New Book: Sites Unseen: Uncovering Hidden Hazards in American Cities
From a dive bar in New Orleans to a leafy residential street in Minneapolis, many establishments and homes in cities across the nation share a troubling and largely invisible past: they were once sites of industrial manufacturers, such as plastics factories or machine shops, that likely left behind carcinogens and other hazardous industrial byproducts. In a new RSF book, Sites Unseen: Uncovering Hidden Hazards in American Cities, sociologists Scott Frickel (Brown University) and James R. Elliott (Rice University) uncover the hidden histories of these sites and document how they are produced and reincorporated into urban landscapes with limited or no regulatory oversight.
The authors investigate potentially hazardous sites in four cities—New Orleans, Minneapolis, Philadelphia, and Portland, Oregon. Using original data assembled and mapped for thousands of former manufacturers’ locations dating back to the 1950s, they find that more than 90 percent of such sites have now been converted to urban amenities such as parks, homes, and storefronts with almost no environmental review. Because manufacturers tend to open plants on non-industrial lots rather than on lots previously occupied by other manufacturers, associated hazards continue to spread across the cities. As they do, residential turnover driven by gentrification and rising urban housing costs obscure the potential hazards at these sites from residents and regulatory agencies alike. Frickel and Elliott show that these hidden hazards have serious consequences. While minority and working-class neighborhoods are still more likely to attract hazardous manufacturers, rapid turnover in cities means that whites and middle-income groups also face increased risk. By revealing this legacy of our industrial past, Sites Unseen spotlights how city-making is a process of social and environmental transformation and risk containment.
Two New Issues of RSF Journal
Two new issues of RSF: The Russell Sage Foundation Journal of the Social Sciences are now available on the journal site. “Immigration and Changing Identities,” edited by immigration scholars Kay Deaux (CUNY Graduate Center), Katharine Donato (Georgetown University), and Nancy Foner (Hunter College, CUNY Graduate Center), investigates how increased immigration to the U.S. from Asia, Latin America, the Caribbean and elsewhere has reshaped the way that both newcomers and the native-born see themselves and others in terms of race, ethnicity, and national identity.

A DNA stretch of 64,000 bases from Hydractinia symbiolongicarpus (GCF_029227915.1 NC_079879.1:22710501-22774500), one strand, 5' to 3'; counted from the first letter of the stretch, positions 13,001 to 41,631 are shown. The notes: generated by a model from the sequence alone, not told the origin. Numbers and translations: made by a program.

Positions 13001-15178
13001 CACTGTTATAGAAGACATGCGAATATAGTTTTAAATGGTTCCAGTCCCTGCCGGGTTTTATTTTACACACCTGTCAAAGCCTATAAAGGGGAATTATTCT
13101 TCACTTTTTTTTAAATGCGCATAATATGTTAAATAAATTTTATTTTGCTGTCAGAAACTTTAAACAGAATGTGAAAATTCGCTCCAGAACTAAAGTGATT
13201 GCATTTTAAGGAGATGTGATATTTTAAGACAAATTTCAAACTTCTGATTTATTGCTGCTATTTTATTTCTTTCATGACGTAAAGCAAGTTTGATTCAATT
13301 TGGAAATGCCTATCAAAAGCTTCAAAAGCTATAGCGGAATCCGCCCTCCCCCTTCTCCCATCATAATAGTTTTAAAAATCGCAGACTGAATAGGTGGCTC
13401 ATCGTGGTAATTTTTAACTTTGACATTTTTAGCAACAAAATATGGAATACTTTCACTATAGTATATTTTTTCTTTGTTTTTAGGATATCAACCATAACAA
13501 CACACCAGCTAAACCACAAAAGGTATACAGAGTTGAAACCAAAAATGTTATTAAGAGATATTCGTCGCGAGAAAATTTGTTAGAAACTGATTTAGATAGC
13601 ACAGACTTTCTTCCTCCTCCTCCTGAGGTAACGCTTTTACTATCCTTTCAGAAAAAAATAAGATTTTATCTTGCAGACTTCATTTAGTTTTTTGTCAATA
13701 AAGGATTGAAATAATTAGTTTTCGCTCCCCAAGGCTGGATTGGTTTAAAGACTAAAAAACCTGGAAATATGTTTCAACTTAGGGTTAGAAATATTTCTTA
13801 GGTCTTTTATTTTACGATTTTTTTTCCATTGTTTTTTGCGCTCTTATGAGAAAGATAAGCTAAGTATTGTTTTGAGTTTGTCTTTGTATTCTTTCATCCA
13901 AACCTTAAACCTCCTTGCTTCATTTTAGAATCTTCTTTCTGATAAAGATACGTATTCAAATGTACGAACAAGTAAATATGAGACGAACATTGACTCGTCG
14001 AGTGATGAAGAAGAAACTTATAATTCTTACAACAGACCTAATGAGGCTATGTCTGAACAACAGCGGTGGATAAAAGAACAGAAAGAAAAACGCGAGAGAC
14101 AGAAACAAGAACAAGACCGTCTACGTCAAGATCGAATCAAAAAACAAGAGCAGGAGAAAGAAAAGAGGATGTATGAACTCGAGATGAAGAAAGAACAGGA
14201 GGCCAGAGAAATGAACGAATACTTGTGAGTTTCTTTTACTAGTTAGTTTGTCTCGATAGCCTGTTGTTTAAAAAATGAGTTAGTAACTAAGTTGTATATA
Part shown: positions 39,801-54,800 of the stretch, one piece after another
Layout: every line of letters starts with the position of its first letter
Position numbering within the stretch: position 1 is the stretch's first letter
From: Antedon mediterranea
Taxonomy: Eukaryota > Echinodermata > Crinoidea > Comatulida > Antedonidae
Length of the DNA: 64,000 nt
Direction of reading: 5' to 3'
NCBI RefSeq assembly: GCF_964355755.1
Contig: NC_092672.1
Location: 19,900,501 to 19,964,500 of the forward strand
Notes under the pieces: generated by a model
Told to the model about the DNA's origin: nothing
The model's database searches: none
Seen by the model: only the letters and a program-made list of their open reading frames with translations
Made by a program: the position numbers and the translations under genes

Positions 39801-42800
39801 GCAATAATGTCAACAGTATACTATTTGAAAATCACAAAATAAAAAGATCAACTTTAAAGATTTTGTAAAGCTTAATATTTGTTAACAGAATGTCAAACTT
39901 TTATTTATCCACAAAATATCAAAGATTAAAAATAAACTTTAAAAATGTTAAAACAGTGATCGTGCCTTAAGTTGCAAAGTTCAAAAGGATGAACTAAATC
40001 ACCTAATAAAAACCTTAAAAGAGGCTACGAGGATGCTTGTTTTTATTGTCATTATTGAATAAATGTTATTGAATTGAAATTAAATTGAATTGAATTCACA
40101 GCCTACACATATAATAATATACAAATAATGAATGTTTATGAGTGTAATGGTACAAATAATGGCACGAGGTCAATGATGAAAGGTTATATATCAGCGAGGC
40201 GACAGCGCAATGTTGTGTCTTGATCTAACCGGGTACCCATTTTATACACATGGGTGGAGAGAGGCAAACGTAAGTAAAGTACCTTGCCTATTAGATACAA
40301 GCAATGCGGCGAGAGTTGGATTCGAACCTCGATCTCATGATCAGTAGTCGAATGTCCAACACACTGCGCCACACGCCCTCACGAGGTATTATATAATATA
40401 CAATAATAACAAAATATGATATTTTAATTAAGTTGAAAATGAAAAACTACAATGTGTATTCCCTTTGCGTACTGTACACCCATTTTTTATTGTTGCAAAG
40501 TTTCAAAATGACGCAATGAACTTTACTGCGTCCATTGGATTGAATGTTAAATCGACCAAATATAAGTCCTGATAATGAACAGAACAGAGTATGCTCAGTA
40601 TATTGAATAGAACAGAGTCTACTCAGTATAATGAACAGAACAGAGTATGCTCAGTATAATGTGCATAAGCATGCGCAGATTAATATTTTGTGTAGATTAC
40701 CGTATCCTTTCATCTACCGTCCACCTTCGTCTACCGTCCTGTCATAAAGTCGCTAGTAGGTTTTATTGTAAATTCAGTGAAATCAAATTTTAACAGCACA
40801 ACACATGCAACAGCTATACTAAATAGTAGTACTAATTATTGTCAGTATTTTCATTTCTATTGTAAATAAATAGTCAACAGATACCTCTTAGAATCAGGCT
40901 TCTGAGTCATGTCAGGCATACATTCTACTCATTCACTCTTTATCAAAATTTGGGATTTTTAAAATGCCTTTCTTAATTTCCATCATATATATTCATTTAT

“The Fiftieth Anniversary of the Kerner Commission Report,” edited by edited by political scientist Susan Gooden (Virginia Commonwealth University) and economist Samuel Myers (University of Minnesota), explores the legacy of the 1968 Kerner Report, which was released in the wake of widespread urban unrest and warned that the nation was “moving toward two societies, one black, one white—separate and unequal.” Contributors revisit the Kerner report’s conclusions and recommendations five decades after its publication and discuss how the report’s implications for an analysis of racial disparities in the twenty-first century.
New Books for Fall 2018
A look at new and forthcoming books from RSF for fall 2018 is now available on the website. The list includes Starving the Beast, an analysis of the origins of the tax cut movement in the U.S. by Monica Prasad (Northwestern University); Administrative Burden, an examination of how bureaucracy, complicated paperwork, and other administrative burdens can undermine public policy, by Pamela Herd and Donald Moynihan (Georgetown University); Golden Years?, a study of social inequality among older Americans by Deborah Carr (Boston University); and Origins and Destinations, a new perspective on the factors that influence the life trajectories of second-generation immigrants, by Renee Luthra (University of Essex), Thomas Soehl (McGill University), and Roger Waldinger (University of California, Los Angeles).
RSF Partners with JPB Foundation on Biology and Social Science Initiative
The Russell Sage Foundation is pleased to announce the JPB Foundation as a partner in the special initiative on Integrating Biology and Social Science Knowledge (BioSS). This joint initiative supports new research and training on how individual biological processes interact with the social environment and influence the ways that social inequalities are initiated, maintained, and transmitted from one generation to the next.
This month RSF welcomes fifteen visiting scholars, visiting researchers Tom Tyler (Yale University) and Rosemary Taylor (Tufts University), and visiting journalists Cara Fitzpatrick and Alexis Okeowo. While in residence, they will each pursue projects that reflect RSF’s commitment to strengthening the social sciences and applying research more effectively to important social problems. The visiting scholars of 2018-2019 are:
Funding Opportunities: Future of Work; Race, Ethnicity, and Immigration; Behavioral Economics; and Special Initiatives
RSF is accepting letters of inquiry until November 30, 2018 at 2pm ET/11am PT in the Future of Work, Race, Ethnicity and Immigration, and Behavioral Economics programs, as well as the special initiatives on Non-Standard Employment, Immigration and Immigrant Integration, and Computational Social Science (CSS). Please note that the request for proposals in the CSS initiative has been updated, with a new priority research topic on algorithmic bias/fairness.